Alert Function Hijacking

Mon 9th Nov 20

When I'm testing a site for Cross-Site Scripting, if I come across a page with a large number of inputs, or inputs that are redisplayed across the rest of the site, I usually use alert boxes with the name of the input, or some other unique identifier, so when an alert pops up I know the source and can tie the input to the output.

I did this on a recent test but hit a problem. On one page, an alert came up related to the username field, but the page had at least eight copies of the name on it. On a traditional HTML page I could simply view the source and spot which one caused the alert, but this was a "modern" page and the HTML was only a template, all the content was loaded into the DOM through some very obscure JavaScript. All the names appeared to be correctly encoded and were displayed in full with the injected content visible, but something had obviously been messed up somewhere.

My first reaction was to be lazy and tell the developers that they had XSS on the page and leave it up to them to work out which field it was, but I don't like doing that, I'd rather give them as much information about an issue as possible.

As I was thinking about it, I remembered watching The ECMA And The Chakra by Natalie Silvanovich. In it, Natalie talks about all sorts of advanced JavaScript techniques, but one of the more basic things she reminded me of, is that everything in JavaScript can be overridden, even built in functions, so why not overwrite the alert function with one of my own. What good would that do? Well, if I combined it with the debugger function, I could have the code halt when the alert was called and then work out where it was by looking at the call stack.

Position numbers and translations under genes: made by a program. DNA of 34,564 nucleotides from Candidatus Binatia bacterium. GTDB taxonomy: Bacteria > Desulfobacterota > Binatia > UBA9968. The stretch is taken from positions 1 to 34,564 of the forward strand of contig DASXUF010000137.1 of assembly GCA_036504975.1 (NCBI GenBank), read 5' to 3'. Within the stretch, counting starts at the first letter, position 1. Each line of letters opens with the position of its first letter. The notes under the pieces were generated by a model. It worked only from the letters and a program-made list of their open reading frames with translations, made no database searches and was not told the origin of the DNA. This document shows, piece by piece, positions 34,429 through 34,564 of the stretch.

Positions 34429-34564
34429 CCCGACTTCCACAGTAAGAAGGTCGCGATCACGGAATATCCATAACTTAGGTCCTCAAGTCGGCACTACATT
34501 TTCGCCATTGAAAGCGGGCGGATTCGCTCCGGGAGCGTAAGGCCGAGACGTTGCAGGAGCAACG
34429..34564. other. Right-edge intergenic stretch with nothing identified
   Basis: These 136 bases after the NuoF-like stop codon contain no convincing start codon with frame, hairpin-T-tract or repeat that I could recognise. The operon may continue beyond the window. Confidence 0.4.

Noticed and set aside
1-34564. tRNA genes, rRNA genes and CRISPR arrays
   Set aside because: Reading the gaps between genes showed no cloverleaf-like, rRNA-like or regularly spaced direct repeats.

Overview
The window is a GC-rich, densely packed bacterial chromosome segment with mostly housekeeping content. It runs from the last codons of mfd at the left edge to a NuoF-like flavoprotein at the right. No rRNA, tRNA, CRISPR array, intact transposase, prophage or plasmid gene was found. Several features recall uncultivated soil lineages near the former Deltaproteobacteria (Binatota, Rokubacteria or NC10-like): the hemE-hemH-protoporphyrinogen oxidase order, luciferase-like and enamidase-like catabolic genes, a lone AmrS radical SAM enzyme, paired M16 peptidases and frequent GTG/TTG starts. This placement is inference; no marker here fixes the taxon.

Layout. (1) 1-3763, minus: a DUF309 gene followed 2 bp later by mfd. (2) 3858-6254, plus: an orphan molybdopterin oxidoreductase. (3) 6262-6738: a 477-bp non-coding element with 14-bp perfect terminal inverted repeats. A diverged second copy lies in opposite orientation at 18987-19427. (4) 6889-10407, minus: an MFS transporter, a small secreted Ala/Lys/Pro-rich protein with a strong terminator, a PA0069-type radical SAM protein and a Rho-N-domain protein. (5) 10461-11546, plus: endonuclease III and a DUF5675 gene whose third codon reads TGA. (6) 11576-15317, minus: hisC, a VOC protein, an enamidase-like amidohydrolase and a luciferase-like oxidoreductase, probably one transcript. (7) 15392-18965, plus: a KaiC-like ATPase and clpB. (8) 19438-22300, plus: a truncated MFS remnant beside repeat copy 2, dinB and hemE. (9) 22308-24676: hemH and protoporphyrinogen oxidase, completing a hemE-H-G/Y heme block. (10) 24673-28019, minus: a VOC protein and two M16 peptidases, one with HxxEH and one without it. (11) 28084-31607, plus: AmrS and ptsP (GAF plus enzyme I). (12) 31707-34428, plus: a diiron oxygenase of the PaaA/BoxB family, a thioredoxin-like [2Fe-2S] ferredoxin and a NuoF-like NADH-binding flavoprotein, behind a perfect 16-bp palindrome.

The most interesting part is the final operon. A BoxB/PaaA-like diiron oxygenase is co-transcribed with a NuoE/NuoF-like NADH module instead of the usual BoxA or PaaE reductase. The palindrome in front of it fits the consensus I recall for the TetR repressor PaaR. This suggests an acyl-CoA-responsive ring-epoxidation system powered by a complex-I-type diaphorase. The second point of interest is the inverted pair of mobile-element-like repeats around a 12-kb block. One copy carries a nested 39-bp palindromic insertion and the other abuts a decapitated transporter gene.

The function would be would be as follows:

function alert (x) {
    console.log ("Custom alert called");

I added the output just in case the debugger call failed for some reason, at least I would catch the logging as it went past.

If you are wondering how I injected my new alert function, that bit is easy, both Burp and ZAP allow you to intercept page responses as well as requests. Enable response interception in the proxy, add the custom function at the start of the page so it gets in before anything else runs, and then let nature take its course. As soon as the XSS triggers, the alert function is called, the debugger function triggers the breakpoint, and by examining the call stack, it is easy to see which of the eight instances was the vulnerable one.

Here is how it looks in Chrome. The breakpoint is triggered by the debugger call:

Then walk up the call stack to see where the alert is being triggered:

As you can see, the malicious username is being written into the element with ID latest_3.

Looking at the page source, you can see that it is the latest content field that is vulnerable.

Normally I do my testing in Firefox, but this time I was testing out the new Chrome browser built into Burp. It turns out I was lucky, because when I tried to get some screenshots for this post using Firefox I found that Firefox only goes as far back as the onerror call, and not all the way back to the innerHTML which added the content to the page.

This is where the deubgger call triggers the breakpoint.

And the top of the call stack is the alert function.

So, a quite cool little hack to get the client more information on their vulnerability. Just make sure you are using Chrome if you want to try it out.

If you would like to have a go at this to see how easily it works, I've created the Alert Lab, a simple single page app which has a mysterious XSS alert which you can use this technique to track down.

And before anyone comes in with "Well, you could have just changed the username", I couldn't, I've oversimplified the issue for this description, there were quite a few constraints in the original test and time was limited. This hack took me a couple of minutes and got me exactly what I needed. If you do have

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